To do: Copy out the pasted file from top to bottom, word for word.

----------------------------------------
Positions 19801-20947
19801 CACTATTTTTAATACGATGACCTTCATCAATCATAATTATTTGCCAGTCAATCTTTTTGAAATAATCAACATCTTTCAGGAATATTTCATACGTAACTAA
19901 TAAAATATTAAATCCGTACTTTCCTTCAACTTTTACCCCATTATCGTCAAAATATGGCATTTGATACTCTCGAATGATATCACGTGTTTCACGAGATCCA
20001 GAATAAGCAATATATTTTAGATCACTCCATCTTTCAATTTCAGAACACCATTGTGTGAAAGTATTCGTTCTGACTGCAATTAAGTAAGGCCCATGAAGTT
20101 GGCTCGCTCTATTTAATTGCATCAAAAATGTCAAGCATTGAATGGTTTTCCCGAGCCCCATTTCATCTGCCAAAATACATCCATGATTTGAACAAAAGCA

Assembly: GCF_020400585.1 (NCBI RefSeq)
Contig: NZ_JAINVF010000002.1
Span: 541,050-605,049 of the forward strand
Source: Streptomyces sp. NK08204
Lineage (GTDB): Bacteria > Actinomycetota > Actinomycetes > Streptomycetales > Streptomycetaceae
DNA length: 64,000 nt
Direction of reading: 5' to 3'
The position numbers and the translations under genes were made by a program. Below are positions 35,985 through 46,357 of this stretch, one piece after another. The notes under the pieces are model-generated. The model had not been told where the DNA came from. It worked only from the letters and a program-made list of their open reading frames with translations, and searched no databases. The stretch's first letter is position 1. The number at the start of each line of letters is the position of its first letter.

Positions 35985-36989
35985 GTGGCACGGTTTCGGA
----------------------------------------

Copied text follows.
Positions 19801-20947
19801 CACTATTTTTAATACGATGACCTTCATCAATCATAATTATTTGCCAGTCAATCTTTTTGAAATAATCAACATCTTTCAGGAATATTTCATACGTAACTAA
19901 TAAAATATTAAATCCGTACTTTCCTTCAACTTTTACCCCATTATCGTCAAAATATGGCATTTGATACTCTCGAATGATATCACGTGTTTCACGAGATCCA
20001 GAATAAGCAATATATTTTAGATCACTCCATCTTTCAATTTCAGAACACCATTGTGTGAAAGTATTCGTTCTGACTGCAATTAAGTAAGGCCCATGAAGTT
20101 GGCTCGCTCTATTTAATTGCATCAAAAATGTCAAGCATTGAATGGTTTTCCCGAGCCCCATTTCATCTGCCAAAATACATCCATGATTTGAACAAAAGCA

Assembly: GCF_020400585.1 (NCBI RefSeq)
Contig: NZ_JAINVF010000002.1
Span: 541,050-605,049 of the forward strand
Source: Streptomyces sp. NK08204
Lineage (GTDB): Bacteria > Actinomycetota > Actinomycetes > Streptomycetales > Streptomycetaceae
DNA length: 64,000 nt
Direction of reading: 5' to 3'
The position numbers and the translations under genes were made by a program. Below are positions 35,985 through 46,357 of this stretch, one piece after another. The notes under the pieces are model-generated. The model had not been told where the DNA came from. It worked only from the letters and a program-made list of their open reading frames with translations, and searched no databases. The stretch's first letter is position 1. The number at the start of each line of letters is the position of its first letter.

Positions 35985-36989
35985 GTGGCACGGTTTCGGA